LORD’S DAY 4
9. Does not God, then, do injustice to man by requiring of him in His Law that which he cannot perform?
No, for God so made man that he could perform it;1 but man, through the instigation of the devil, by willful disobedience deprived himself and all his descendants of those divine gifts.2
 Eph. 4:24.  Rom. 5:12.
10. Will God allow such disobedience and apostasy to go unpunished?
Certainly not,1 but He is terribly displeased with our inborn as well as our actual sins, and will punish them in just judgment in time and eternity, as He has declared, “Cursed is everyone who does not continue in all things which are written in the book of the law, to do them.”
 Heb. 9:27.  Deut. 27:26; Gal. 3:10; *Rom. 1:18; *Matt. 25:41.
11. But is not God also merciful?
God is indeed merciful,1 but He is likewise just;2 His justice therefore requires that sin which is committed against the most high majesty of God, be punished with extreme, that is, with everlasting punishment both of body and soul.
 Ex. 34:6–7.  Ex. 20:5; Ps. 5:5–6; 2 Cor. 6:14–16; *Rev. 14:11.
Lord’s Day 4 brings us to the end of the first section of the Heidelberg on the nature and origin of our sin and misery. This is one of the three things that is necessary for us to know in order to embrace the comfort of salvation in Jesus Christ. Unless we can understand and accept something about our condition, we will never accept such a radical and humbling solution as the death of the Son of God on our behalf.
The Heidelberg does not purport to answer all the questions that arise over this doctrine. It approaches the issue from the perspective of what we need to know as believers, not from the perspective of intellectual curiosity or satisfying all the philosophical debates. The Catechism impresses on us the truth that man is collectively responsible for our own state; it was the sin of Adam in the Garden of Eden that doomed us all, because Adam acted as a public person, a representative of the whole race.
One could protest the unfairness of this collective responsibility; why am I guilty for the sin which Adam committed? The first answer to this question is simply that God the creator makes the rules. But look at the issue a bit further- do we not in our own lives agree constantly with Adam’s decision? Do we not by our own selfishness and pride show that we would have done what he did, if we were there? If we insist that we are judged on our own merits, does anyone wish to subject his life to the perfect and holy judgment of God?
We may plead that we’re not that bad, that we are basically decent creatures. But consider all the evil that is done in the world, all the murder, oppression, hatred and lust, the satisfaction of one’s own desires with no consideration for how it hurts others, the waste of God’s good creation when so many go starving, the lying and manipulation for one’s own benefit at other’s expense, the misuse of power and authority. The list could go on and on. We always think it’s the other guy, and always have some excuse for my own contribution to the problem. I was born in modern America, growing up in a Christian family surrounded by Christian values. Should I get credit for that? How would I have lived my life had I been born a Viking warrior or an Arabian princess in the ninth century?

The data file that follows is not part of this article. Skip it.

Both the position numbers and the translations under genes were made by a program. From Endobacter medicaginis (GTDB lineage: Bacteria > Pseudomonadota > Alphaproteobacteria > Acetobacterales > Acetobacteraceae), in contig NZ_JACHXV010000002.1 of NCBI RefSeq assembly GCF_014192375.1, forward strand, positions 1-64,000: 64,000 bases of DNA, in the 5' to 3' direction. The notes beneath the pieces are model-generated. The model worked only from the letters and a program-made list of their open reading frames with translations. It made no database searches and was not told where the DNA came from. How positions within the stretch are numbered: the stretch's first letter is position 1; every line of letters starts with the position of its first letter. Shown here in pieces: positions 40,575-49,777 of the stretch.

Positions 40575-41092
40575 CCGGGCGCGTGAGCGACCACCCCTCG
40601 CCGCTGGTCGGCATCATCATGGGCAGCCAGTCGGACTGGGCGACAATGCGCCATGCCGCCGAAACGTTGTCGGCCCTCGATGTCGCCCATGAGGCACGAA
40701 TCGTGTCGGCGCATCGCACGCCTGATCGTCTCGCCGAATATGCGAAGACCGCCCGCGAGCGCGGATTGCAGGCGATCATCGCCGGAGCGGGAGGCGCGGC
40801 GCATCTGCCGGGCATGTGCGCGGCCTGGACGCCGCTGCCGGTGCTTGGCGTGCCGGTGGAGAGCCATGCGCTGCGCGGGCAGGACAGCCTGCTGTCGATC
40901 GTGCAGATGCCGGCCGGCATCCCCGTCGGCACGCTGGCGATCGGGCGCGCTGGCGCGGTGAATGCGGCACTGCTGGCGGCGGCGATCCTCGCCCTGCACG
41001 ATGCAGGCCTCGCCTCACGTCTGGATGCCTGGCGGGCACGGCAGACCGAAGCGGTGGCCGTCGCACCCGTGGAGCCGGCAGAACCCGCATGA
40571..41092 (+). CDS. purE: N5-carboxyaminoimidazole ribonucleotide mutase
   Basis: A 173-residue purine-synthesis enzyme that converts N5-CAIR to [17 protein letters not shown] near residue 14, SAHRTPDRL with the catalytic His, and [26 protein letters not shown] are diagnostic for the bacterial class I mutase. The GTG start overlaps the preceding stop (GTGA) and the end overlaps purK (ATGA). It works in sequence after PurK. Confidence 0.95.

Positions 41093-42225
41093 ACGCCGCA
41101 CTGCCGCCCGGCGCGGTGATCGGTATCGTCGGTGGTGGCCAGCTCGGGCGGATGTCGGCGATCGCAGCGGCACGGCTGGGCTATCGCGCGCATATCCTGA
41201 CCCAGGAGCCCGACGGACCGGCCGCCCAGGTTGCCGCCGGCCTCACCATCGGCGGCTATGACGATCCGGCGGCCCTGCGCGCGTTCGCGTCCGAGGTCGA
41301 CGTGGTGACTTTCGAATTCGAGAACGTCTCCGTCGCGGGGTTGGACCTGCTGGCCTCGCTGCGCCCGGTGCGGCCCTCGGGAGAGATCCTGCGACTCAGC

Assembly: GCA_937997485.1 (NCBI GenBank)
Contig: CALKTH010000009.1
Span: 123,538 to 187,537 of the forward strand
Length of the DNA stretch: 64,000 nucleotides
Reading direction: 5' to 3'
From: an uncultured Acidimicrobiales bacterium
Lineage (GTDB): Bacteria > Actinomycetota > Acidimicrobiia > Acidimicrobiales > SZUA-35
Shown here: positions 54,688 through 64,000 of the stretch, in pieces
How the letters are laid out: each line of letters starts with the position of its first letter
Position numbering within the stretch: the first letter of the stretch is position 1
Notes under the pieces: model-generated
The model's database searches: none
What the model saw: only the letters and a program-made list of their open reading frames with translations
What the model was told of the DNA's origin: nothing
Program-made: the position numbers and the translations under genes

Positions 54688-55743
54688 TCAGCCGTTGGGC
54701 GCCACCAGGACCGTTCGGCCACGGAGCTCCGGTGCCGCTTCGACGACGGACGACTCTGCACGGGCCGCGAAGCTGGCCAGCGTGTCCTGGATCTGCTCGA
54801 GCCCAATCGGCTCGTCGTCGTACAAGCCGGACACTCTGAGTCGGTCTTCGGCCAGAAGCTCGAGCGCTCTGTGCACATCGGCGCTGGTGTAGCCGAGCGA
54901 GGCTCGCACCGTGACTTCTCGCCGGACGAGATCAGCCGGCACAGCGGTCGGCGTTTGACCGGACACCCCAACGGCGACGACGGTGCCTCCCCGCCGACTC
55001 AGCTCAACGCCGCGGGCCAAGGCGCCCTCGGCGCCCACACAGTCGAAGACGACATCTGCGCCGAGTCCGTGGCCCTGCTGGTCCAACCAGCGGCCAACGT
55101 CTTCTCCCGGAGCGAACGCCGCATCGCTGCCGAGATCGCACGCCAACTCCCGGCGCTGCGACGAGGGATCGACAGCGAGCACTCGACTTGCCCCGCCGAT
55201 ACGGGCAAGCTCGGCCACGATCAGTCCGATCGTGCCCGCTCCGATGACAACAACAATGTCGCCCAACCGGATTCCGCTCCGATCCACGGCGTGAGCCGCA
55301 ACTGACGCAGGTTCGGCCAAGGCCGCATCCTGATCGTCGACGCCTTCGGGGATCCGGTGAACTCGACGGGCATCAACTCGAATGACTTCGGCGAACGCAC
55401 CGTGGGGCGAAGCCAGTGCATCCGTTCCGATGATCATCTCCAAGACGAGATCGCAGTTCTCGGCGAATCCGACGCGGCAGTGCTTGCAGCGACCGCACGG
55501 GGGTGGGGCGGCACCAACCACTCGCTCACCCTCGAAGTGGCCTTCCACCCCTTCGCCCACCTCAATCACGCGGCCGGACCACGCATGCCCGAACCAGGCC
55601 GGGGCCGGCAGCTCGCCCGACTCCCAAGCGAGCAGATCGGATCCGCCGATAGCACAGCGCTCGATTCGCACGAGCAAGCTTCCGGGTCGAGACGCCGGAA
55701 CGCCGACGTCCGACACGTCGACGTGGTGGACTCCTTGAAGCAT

If we protest that my inclusion in the sin of Adam is unjust, then in addition to furthering my rebellion against God’s ordering of the world, I also close off the possibility of being included in the righteousness of Christ. If one is unjust, then so is the other. And then I am exposed to the full judgment of God against me, standing alone and naked before His all-seeing eye. I must give account for my life before His perfect righteousness, and cannot plead any of His good gifts for my own merit. Indeed, all the good things that God has given me will only count against me as I am forced to explain why I did so little with the great bounties that God poured out on me. Despite my background, my education, my material blessings, my loving family, my innate gifts and the opportunities which a free society afforded me, I lived for my own pleasure and consumed God’s good gifts in my own lusts. Did I use God’s blessings to help the poor and weak, to advance truth and justice in society, to be a good and careful steward of what God entrusted to me, including my own body? Did I do unto others as I would have them do unto me? Did I even follow the dictates of reason or my own conscience? If anyone protests against the justice of God, then explain why you failed to follow even those moral standards by which you judge and condemn those around you.
It is only God’s restraining hand of grace that prevents any man from being as wicked as He could be. Once again, I get no credit for that. Every man will be judged for what he is of himself, not what he was when enjoying God’s undeserved blessings. If I physically restrain a man from murdering me, he gets no moral credit for saying that he didn’t kill me because I wouldn’t let him.
When I am cut off from God’s good gifts and fully subject to His wrath, I will only persist, fully unrestrained, in my bitterness, my rebellion, my self-justification and pride, only earning for myself more wrath. Thus the reason why that punishment will be eternal- in that state I will continue to heap up more and more reasons why I am deserving of judgment. Having rejected God’s grace, I would be cut off from the only power in the universe that could reverse my condition and free me from my misery.
Thank God then that He has granted to us salvation in the blood of Christ, purely of His free grace, to rescue us from our dreadful, self-imposed condition! Let us never forget what it is we are rescued from, that we may remember to thank God for His great grace and mercy on His people.